It’s almost impossible to turn on the box lately without hearing Herman Cain lauded by folks for his “plain speaking” manner, much as John McCain was adored for his “Straight Talking” style in the Olden Days.
Occasionally there will be some analysis of what Comrade Cain actually says, but for the most part a mesmerized press is just happy as a lark with the fact that there is a candidate who doesn’t always stick to the script.
The fact that he so often doesn’t make a damn bit of sense never seems to enter into the equation; Herman Cain is is a “plain speaker,” and that is enough for them.
Much the same thing happened in 2008, when GOP candidate John McCain would spout anything that came into his head, and delighted stenographers/reporters would add further fuel to the legend of the “Straight Talker” John McCain.
Remember the Straight Talk Express?
Herman Cain – and John McCain before him – are like your crazy Uncle Charlie at family get togethers, or the guy you can’t get away from at the bus station lobby at eight o’clock at night. After a while, the sheer inanity of what they are saying makes your glaze over.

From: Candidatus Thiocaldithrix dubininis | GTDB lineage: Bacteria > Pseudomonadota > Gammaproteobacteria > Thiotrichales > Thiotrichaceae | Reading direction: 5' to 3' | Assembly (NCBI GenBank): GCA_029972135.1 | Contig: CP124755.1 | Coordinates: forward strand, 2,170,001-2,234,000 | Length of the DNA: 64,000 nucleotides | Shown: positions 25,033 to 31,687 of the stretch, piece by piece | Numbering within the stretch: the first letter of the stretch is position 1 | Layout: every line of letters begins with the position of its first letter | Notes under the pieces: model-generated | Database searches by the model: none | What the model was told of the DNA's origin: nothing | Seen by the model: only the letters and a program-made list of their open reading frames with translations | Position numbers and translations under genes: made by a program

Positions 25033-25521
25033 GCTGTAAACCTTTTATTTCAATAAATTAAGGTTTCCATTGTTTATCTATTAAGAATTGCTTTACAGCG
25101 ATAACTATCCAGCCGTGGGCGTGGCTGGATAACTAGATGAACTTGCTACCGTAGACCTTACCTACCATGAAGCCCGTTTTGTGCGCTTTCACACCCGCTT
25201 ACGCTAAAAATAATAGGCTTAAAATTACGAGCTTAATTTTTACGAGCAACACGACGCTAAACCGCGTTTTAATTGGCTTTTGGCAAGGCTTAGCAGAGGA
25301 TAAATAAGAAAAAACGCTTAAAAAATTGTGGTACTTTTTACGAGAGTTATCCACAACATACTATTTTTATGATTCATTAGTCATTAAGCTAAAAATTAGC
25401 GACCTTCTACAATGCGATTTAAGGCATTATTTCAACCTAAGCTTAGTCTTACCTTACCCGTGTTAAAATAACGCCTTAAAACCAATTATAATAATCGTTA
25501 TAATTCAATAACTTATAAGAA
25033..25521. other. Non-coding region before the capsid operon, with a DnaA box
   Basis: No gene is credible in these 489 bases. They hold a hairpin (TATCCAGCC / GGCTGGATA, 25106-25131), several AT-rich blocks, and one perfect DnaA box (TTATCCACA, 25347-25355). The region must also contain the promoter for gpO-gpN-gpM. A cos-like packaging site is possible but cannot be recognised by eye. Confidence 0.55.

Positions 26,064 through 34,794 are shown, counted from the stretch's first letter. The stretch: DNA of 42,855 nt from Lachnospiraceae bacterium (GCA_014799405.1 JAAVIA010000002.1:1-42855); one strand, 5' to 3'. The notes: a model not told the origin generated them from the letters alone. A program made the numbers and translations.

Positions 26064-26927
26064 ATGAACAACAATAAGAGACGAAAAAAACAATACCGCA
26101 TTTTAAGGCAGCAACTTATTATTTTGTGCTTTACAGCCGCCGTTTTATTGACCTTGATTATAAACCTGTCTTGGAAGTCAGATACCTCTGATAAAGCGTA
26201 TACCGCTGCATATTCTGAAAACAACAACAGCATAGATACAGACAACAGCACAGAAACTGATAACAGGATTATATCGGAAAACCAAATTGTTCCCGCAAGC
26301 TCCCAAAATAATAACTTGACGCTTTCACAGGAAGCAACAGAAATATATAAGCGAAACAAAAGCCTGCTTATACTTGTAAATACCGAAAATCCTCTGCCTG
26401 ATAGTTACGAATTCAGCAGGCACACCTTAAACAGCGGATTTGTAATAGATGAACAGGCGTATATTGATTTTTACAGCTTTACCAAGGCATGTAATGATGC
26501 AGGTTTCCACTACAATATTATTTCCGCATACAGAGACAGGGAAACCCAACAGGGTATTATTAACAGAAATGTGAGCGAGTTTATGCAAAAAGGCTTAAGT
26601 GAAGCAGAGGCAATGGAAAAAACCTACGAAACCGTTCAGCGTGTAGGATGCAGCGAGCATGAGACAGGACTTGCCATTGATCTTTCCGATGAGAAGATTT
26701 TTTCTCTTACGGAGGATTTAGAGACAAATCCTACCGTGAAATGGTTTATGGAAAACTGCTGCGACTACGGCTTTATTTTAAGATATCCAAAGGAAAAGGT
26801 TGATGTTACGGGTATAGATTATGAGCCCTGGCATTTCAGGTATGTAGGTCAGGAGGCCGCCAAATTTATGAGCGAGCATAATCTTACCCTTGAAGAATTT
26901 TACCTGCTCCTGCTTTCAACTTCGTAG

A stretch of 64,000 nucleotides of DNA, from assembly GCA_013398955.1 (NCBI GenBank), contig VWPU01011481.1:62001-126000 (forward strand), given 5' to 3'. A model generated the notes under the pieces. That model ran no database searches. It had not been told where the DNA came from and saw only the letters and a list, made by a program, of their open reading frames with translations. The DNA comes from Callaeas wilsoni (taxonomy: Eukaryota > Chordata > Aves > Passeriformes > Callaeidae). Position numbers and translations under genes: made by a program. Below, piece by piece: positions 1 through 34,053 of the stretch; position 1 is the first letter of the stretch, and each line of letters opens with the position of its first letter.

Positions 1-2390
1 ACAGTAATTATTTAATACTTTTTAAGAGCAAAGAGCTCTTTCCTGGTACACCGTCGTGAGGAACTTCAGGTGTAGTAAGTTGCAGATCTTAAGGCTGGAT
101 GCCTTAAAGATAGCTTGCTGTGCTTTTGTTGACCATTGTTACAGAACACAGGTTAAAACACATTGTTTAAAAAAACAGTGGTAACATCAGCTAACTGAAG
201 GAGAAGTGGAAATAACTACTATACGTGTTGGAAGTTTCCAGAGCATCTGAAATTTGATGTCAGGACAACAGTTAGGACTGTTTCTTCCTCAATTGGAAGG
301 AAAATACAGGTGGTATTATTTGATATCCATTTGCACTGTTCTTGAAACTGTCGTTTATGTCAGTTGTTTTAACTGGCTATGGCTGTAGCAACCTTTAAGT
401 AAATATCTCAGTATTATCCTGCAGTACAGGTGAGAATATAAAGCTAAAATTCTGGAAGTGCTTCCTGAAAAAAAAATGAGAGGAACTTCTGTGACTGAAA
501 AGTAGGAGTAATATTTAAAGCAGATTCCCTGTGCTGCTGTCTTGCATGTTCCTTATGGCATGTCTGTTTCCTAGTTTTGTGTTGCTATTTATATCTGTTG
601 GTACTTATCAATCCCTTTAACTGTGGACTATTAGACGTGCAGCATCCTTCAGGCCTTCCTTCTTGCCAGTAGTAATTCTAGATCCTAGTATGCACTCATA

They are the real life versions of Cliff, the annoying know-at-all from Cheers.
I wish to god someone would say, “You know, that doesn’t make a lick of sense,” the next time Cain begins to entertain himself with some line of nonsense.
But I don’t see it happening, do you?
Herman Cain: The Don Rickles candidate?
On Meet the Press, Cain was asked why so many folks had not taken to his 9-9-9 (the phone number for emergency services in Britain) tax plan.
Simple. Lots of people are stupid.
It might be fun to see Cain get the GOP nomination, just to see him go around the country, insulting the very people he’d like to see vote for him.
That damn cigarette in the Herman Cain ad should offend every working class man and woman in America
If I see one more damn liberal whine about not understanding why the guy in the Herman Cain ad is smoking a cigarette . . .
It was made manifestly clear when an interviewer on Fox was asking if the cigarette was in there to make the point that perhaps it was there to make it clear that the Cain campaign appealed to ordinary Americans, and not the “elites” who live on the East and West coasts (like those who run Fox News?).
If anybody out there is considering voting for Cain because of a cigarette, god help us.
Actually, the working men and women in this country should be offended beyond words that this millionaire and his cronies think that this ad will get their votes.
Quote of the Day
Patriotism is a kind of religion; it is the egg from which wars are hatched. —Guy de Maupassant, French author (1850-1893)